Slough Supper Highlights

We have taken this time of challenge and uncertainty as an opportunity to reflect on the connections, friendships, and community of support we have built in the early stages of the Vanport Places project. One of our favorite memories to-date was the Columbia Slough Watershed Councils recent Neighborhood Slough Supper in North Portland, which took place at Derby Restaurant in the Kenton neighborhood last February. Vanport Places was the event’s featured community project–over 40 of our neighbors gathered to learn about our work, and we were thrilled at the opportunity to share information and receive feedback from so many engaged community members.

Slough Supper attendees listen to presentations by CSWC Program Directors and Vanport Places’ Executive Director, Maryhelen Kincaid. February 27, 2020.

We share with you now what we shared with our neighbors at the Slough Supper:

Vanport was one of several Defense Department temporary housing projects built in the metro area to meet the housing demand for over 100,000 Kaiser shipyard workers. The first Vanport Festival narrated bus tour was in 2017. It was this narrated tour with temporary signs that inspired the efforts to mark those places that were significant and inform people “what was here. Many former residents had not been back to Vanport since the day they evacuated in May 1948, and many others had no idea that a city of 40,000 people and 650 acres–once the second largest city in Oregon–once thrived at this site.

By putting a stake in the ground and marking a “place,” we can provide a space where lived and learned experiences can be shared. The land provides a place to learn from our history with lessons of flood management, levees, natural waterways and habitat transformations.

There are no physical structures remaining of Vanport. It was washed away in the catastrophic flood of 1948. All that remains is a small chunk of concrete where the theater once stood. Our plan is to install historic markers in locations of former structures: the theater, the administration center, and near the main entrance to Vanport where a second breach occurred, washing houses in the flood east of Denver Ave and toward the airport.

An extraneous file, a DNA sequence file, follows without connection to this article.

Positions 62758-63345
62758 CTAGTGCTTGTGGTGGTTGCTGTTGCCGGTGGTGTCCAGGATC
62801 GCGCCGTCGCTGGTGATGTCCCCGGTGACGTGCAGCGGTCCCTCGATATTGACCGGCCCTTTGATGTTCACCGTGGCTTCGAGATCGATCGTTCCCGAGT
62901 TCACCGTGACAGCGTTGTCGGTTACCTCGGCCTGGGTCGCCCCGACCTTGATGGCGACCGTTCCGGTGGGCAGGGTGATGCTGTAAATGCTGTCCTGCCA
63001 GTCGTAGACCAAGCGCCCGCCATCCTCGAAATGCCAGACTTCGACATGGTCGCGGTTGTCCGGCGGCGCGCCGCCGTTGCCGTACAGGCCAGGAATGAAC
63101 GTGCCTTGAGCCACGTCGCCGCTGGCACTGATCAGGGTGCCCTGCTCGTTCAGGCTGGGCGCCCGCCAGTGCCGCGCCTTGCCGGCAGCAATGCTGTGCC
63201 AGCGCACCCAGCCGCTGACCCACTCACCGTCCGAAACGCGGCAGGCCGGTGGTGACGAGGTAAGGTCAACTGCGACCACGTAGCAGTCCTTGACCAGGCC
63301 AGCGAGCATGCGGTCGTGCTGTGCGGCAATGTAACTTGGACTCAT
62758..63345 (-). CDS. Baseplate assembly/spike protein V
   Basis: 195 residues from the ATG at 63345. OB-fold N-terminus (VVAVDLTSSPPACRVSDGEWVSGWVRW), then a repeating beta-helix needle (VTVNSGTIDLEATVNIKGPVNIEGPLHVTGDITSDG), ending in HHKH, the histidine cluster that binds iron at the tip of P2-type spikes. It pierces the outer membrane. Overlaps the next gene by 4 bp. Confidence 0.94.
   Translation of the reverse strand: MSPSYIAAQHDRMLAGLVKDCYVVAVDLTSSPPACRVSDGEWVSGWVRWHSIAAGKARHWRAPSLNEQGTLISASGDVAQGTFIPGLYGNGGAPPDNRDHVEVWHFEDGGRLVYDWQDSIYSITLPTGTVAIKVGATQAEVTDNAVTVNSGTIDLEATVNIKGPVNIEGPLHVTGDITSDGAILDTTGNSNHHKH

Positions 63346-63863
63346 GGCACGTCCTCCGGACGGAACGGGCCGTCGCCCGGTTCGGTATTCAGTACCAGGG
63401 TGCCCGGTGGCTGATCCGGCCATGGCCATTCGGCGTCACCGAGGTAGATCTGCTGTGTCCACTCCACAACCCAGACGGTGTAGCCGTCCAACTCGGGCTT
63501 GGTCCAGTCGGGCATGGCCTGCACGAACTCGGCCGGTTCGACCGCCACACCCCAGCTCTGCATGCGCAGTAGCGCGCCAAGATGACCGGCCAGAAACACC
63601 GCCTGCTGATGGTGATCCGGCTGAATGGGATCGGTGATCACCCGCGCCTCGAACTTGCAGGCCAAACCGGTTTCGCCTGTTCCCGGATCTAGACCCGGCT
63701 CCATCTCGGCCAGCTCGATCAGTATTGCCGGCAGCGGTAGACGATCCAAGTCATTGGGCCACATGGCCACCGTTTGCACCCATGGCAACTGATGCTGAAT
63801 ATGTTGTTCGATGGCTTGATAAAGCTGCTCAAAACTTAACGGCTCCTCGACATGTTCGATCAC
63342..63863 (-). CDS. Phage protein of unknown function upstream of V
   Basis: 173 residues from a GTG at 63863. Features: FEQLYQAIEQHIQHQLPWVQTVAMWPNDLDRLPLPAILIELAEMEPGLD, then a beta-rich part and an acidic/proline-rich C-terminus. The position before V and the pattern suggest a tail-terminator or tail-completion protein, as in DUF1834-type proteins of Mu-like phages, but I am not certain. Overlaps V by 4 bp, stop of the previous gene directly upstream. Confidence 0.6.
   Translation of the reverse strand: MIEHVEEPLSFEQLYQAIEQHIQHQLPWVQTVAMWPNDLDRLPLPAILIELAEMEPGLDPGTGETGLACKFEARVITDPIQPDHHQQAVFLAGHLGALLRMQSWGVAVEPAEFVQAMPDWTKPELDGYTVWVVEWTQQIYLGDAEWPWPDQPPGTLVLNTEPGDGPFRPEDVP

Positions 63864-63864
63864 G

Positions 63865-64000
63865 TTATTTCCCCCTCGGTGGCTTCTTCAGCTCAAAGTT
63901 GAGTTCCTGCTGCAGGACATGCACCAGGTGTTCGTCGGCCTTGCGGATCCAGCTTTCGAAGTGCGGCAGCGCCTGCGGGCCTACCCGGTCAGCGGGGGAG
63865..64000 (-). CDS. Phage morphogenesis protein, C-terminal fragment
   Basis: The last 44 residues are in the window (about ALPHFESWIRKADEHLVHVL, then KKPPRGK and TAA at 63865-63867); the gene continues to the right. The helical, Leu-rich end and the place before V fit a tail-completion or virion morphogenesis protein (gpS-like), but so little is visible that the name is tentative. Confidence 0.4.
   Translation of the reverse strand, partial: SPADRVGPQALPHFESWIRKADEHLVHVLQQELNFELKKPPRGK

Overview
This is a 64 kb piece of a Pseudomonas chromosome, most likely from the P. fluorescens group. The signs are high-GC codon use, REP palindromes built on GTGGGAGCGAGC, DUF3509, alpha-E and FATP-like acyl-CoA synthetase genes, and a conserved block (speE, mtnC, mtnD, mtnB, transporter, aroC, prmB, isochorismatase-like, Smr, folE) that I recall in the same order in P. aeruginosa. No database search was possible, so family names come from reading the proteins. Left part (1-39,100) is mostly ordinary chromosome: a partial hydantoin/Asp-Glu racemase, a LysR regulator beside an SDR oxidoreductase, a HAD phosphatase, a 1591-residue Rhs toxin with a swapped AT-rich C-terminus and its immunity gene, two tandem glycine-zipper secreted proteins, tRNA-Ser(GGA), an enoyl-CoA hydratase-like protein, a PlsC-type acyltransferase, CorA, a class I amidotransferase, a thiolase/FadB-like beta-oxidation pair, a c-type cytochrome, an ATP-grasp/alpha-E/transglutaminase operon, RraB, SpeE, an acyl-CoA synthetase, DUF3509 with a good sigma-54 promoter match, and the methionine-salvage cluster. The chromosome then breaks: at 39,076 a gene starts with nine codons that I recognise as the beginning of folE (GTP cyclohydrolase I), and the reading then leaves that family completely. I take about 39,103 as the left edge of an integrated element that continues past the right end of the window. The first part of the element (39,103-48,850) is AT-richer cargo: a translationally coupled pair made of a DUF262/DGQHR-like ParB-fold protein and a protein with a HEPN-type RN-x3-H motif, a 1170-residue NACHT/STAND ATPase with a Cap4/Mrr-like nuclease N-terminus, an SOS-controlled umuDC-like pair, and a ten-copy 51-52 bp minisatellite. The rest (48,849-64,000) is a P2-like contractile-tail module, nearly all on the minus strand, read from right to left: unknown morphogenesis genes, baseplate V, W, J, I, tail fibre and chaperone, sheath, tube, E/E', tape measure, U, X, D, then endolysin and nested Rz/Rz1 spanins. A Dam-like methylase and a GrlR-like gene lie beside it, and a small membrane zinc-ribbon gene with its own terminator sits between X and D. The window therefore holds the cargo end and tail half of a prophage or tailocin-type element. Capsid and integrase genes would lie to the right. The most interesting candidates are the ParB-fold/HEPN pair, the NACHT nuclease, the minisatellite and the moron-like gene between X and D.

We have already installed signage on the PIR administration building and a seasonal 7’x12’ banner on the back of the west grandstand. In addition to installing historic markers, we are developing an augmented reality app, working with the City to gain recognition as a National Historic site, and planning to construct a ghost structure that can be used as a venue for any number of events to honor Vanport.

We have gained support from a wide variety of supporters, including neighborhood groups, business associations, former residents, community groups and college classes from the U of P, PCC, Clark College and PSU (which got its start as Vanport College). You can learn more and visit our website www.vanporthistory.org, pick up one our informational sheets and/or make a donation to aide our efforts for recognition of Vanport.

The CSWC has been an excellent supporter in helping remember our area’s history.

A quote by Charles Jordan, a former City Commissioner and Parks Director, serves as our motto–“What people don’t understand, they won’t value; what they don’t value, they won’t protect; and what they don’t protect, they will lose.” You can help protect the heritage of Vanport by supporting the Vanport Places project.

Maryhelen Kincaid, Executive Director of Vanport Places, speaks with Daryl Houtman from BES at the Neighborhood Slough Supper last February. February 27, 2020.

One Reply to “Slough Supper Highlights”

  1. Very nice commentary of the event. I enjoyed the Slough Supper. Thank you for adding this post to the Vanport History website.

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